the number of cars had a slight decrease

kira_moondance

Senior Member
Vietnamese
In Australia, the number of cars had a slight decrease to 341,268 in 2006.

I wrote the sentence above to describe a table (The table below shows the number of cars made in three countries in 2003, 2006 and 2009.Summarise the information by selecting and reporting the main features, and make comparisons where relevant.)

I googled the phrase "had a slight decrease to" and the results showed examples like these.
However, Pennsylvania had a slight decrease to the larceny/theft arrests. (PCCD ORESPD)
.... Vietnam only had a slight decrease to 5.4% growth at that time. (Vietnam)
In these examples, the subjects were names of a state and a country. Using "the number of something" or the amount of something" as a subject would not be appropriate here. Should I change "had" into "experienced", "saw" or "witnessed" instead?

In Australia, the number of cars experienced/saw/witnessed a slight decrease to 341,268 in 2006.
 
  • Cagey

    post mod (English Only / Latin)
    English - US
    Of the verbs you propose, I would use 'saw'

    In Australia, the number of cars saw a slight decrease to 341,268 in 2006.
    I might be inclined to make 'decrease' the verb:

    In Australia, the number of cars decreased slightly to 341,268 in 2006.
     

    Packard

    Senior Member
    USA, English
    I always disliked this kind of sentence. If there is a "to" there should be a "from". Leaving one or the other out is a disservice to the reader. Including both makes this a simple question to answer.

    My first understanding of this sentence was that there were a total of 341,268 motor vehicles in Australia. That is clearly not true. The actual number in the last vehicle census is 18.8 million.

    So the only preposition that makes sense is "by". "In Australia the number of cars decreased by 341,268 in 2006."

    Or say,"Vehicle registrations went from 18,800,000 to 18,458,732."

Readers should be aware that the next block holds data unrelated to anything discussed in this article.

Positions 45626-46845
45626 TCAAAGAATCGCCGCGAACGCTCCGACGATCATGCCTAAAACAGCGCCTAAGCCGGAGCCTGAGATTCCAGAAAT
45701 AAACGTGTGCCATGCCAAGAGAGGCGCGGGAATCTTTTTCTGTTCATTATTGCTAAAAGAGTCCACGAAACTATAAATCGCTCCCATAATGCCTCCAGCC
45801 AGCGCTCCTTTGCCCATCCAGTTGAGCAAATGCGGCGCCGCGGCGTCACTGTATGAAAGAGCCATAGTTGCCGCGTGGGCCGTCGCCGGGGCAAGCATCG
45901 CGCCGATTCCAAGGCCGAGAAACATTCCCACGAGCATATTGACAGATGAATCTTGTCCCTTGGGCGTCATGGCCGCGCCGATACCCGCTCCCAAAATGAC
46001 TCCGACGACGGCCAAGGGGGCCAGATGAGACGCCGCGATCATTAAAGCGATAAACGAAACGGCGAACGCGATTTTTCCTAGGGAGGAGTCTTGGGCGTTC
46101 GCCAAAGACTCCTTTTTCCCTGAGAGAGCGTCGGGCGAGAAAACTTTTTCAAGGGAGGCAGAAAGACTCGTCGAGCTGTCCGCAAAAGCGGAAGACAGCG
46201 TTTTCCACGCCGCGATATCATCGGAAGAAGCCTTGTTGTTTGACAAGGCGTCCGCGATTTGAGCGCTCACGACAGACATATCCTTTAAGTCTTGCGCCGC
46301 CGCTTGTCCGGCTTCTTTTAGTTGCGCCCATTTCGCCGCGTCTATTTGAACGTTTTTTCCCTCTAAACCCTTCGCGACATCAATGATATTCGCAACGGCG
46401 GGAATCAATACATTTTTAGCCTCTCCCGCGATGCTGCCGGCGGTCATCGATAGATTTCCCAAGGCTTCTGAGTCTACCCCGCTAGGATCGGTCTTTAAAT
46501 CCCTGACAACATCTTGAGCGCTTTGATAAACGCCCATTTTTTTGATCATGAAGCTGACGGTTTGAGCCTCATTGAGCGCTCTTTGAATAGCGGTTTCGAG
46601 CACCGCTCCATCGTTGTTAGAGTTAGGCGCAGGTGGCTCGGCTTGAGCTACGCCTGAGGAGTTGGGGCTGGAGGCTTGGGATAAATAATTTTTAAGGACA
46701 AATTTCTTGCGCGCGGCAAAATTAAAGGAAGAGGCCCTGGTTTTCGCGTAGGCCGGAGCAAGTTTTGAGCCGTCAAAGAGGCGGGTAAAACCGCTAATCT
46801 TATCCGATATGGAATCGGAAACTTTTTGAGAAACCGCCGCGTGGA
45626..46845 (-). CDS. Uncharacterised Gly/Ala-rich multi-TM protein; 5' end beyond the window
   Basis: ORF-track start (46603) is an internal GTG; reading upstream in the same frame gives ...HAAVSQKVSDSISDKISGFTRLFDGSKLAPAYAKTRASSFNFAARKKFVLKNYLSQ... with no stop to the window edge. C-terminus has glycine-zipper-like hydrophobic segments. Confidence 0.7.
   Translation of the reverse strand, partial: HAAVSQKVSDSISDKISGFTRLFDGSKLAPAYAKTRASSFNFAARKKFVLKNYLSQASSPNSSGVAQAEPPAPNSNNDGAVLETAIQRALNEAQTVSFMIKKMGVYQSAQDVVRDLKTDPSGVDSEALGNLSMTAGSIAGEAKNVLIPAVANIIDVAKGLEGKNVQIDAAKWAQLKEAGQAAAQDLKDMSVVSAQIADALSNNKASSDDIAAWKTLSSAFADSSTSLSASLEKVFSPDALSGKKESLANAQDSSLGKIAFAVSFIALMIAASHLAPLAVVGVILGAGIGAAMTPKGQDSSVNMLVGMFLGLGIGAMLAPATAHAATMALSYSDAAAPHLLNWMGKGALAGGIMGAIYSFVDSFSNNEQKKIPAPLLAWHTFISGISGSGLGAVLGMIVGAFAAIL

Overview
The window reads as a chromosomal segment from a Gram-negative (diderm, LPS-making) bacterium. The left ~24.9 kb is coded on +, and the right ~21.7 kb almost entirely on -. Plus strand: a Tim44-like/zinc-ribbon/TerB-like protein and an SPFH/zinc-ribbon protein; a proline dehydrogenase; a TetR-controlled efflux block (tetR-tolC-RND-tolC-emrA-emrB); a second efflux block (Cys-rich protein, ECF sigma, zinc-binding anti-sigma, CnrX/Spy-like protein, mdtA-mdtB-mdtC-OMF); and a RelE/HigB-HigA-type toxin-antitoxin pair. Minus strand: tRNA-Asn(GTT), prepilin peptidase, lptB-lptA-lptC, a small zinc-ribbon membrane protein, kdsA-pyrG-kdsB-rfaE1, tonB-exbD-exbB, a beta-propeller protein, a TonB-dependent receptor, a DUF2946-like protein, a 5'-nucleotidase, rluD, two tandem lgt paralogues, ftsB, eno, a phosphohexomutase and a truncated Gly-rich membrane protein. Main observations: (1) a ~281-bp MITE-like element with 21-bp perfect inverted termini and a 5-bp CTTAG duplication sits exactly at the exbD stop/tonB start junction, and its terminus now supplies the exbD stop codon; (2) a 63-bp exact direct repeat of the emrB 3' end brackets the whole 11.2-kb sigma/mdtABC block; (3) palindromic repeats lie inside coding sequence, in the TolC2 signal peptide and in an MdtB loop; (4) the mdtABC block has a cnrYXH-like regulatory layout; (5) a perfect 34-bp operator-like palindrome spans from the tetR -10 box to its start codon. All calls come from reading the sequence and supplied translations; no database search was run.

Note: I can only find recent Australian motor vehicle registrations, but I doubt it changed by 55 times in the intervening years.
     

    PaulQ

    Banned
    UK
    English - England
    In Australia, the number of cars had a slight decrease to 341,268 in 2006.
    "... had a slight decrease..." is what is known as a "periphrastic light verb": a periphrastic verb (to have) is used with a noun (decrease.)

    It is used occasionally instead of using the normal construction:

    "In Australia, the number of cars decreased slightly to 341,268 in 2006"

    The periphrastic light verb alternative is not wrong, but it is more a stylistic form.
     

    Packard

    Senior Member
    USA, English
    "... had a slight decrease..." is what is known as a "periphrastic light verb": a periphrastic verb (to have) is used with a noun (decrease.)

    It is used occasionally instead of using the normal construction:

    "In Australia, the number of cars decreased slightly to 341,268 in 2006"

    The periphrastic light verb alternative is not wrong, but it is more a stylistic form.
    Are you saying that ...

    "In Australia, the number of cars decreased slightly to 341,268 in 2006"

    Means the same thing as:

    "In Australia, the number of cars decreased slightly by 341,268 in 2006"

    I'm not buying into that interpretation. Perhaps that is a UK/USA difference.
     

    PaulQ

    Banned
    UK
    English - England
    Are you saying that ...
    No. I am merely copying and pasting the OP's example for grammatical purposes. As there are about 24 million people in Australia, and only 12% are under 19yrs, then "by" probably is more accurate statistically, although about the same grammatically. :)
     

    Packard

    Senior Member
    USA, English
    No. I am merely copying and pasting the OP's example for grammatical purposes. As there are about 24 million people in Australia, and only 12% are under 19yrs, then "by" probably is more accurate statistically, although about the same grammatically. :)